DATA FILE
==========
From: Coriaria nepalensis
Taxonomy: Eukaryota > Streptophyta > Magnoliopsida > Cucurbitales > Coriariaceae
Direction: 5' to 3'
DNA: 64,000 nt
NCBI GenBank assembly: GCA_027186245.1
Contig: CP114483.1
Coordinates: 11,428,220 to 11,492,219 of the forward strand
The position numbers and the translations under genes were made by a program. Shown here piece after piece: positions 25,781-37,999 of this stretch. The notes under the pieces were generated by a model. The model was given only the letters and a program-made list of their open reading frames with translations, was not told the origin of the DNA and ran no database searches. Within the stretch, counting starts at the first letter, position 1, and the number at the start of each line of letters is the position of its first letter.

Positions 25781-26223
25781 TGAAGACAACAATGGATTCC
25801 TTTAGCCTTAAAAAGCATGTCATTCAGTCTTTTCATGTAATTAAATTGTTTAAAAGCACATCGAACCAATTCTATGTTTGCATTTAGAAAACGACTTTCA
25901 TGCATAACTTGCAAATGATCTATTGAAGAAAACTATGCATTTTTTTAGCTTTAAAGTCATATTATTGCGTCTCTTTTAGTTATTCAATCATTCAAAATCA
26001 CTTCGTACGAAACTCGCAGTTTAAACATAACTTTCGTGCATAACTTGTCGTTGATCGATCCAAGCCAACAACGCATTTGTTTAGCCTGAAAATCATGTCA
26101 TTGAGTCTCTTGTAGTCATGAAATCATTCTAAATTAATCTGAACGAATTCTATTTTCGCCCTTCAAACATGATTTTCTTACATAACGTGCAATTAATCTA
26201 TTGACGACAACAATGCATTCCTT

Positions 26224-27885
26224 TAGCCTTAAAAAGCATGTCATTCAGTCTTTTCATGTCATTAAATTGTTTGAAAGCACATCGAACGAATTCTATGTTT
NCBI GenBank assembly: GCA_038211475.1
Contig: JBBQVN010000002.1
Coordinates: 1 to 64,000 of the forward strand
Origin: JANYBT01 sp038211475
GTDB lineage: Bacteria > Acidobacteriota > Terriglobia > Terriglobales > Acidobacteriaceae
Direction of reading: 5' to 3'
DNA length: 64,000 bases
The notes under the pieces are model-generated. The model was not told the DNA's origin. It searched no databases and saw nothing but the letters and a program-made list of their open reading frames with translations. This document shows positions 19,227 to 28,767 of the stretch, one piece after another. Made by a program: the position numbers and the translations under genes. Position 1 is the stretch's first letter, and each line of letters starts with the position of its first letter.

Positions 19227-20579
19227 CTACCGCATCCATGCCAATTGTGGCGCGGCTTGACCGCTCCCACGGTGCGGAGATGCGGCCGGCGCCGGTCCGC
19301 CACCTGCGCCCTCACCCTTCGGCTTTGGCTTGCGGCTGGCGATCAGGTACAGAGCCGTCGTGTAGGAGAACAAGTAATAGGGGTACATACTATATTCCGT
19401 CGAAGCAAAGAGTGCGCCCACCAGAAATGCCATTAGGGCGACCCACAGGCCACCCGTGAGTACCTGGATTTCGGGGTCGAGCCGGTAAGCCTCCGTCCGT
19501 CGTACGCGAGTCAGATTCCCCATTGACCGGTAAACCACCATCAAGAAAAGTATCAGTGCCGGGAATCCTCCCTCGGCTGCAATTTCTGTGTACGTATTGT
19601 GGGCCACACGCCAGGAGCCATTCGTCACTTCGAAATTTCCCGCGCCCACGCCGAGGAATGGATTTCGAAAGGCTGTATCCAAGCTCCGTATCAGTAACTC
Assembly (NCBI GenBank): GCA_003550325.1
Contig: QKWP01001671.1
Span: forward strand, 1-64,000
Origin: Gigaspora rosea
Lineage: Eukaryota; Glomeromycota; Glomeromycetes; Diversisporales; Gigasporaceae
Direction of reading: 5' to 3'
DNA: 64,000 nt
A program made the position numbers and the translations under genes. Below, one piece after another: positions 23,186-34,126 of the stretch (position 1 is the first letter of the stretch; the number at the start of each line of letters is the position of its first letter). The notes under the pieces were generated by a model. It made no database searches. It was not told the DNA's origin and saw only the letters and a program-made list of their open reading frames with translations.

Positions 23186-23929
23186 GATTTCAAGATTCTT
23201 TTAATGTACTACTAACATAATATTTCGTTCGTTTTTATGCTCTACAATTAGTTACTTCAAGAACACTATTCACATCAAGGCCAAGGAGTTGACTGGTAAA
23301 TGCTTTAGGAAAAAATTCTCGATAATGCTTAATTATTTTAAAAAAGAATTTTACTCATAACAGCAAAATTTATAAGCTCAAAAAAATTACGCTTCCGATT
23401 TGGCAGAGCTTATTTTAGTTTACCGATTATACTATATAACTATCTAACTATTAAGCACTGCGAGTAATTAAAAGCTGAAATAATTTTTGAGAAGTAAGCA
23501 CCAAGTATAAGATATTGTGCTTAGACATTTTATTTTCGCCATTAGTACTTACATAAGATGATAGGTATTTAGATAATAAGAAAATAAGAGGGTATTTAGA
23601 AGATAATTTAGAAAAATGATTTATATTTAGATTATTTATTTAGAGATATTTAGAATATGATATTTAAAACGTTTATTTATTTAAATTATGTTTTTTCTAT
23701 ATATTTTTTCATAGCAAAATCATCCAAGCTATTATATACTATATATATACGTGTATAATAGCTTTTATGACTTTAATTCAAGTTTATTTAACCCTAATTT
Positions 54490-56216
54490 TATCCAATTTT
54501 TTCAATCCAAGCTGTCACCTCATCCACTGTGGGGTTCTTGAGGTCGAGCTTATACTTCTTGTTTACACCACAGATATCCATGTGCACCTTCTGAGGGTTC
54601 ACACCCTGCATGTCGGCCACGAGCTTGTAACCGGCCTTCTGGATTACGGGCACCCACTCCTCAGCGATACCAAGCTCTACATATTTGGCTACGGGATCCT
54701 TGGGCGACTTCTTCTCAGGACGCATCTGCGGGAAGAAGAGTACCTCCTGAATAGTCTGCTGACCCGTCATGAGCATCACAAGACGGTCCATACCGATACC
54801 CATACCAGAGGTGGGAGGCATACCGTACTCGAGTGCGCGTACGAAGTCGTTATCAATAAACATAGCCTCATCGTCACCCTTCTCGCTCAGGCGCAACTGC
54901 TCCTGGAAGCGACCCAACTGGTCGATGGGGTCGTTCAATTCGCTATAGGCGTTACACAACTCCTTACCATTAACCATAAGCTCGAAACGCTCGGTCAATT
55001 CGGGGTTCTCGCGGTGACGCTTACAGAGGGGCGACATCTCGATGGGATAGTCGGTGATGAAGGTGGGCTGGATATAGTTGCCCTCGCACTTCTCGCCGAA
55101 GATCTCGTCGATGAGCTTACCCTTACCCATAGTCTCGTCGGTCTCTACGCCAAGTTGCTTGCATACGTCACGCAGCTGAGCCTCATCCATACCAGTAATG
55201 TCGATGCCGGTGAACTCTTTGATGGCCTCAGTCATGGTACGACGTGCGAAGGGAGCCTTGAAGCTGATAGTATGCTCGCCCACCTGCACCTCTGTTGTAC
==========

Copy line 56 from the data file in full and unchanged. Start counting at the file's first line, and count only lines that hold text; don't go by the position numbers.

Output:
55101 GATCTCGTCGATGAGCTTACCCTTACCCATAGTCTCGTCGGTCTCTACGCCAAGTTGCTTGCATACGTCACGCAGCTGAGCCTCATCCATACCAGTAATG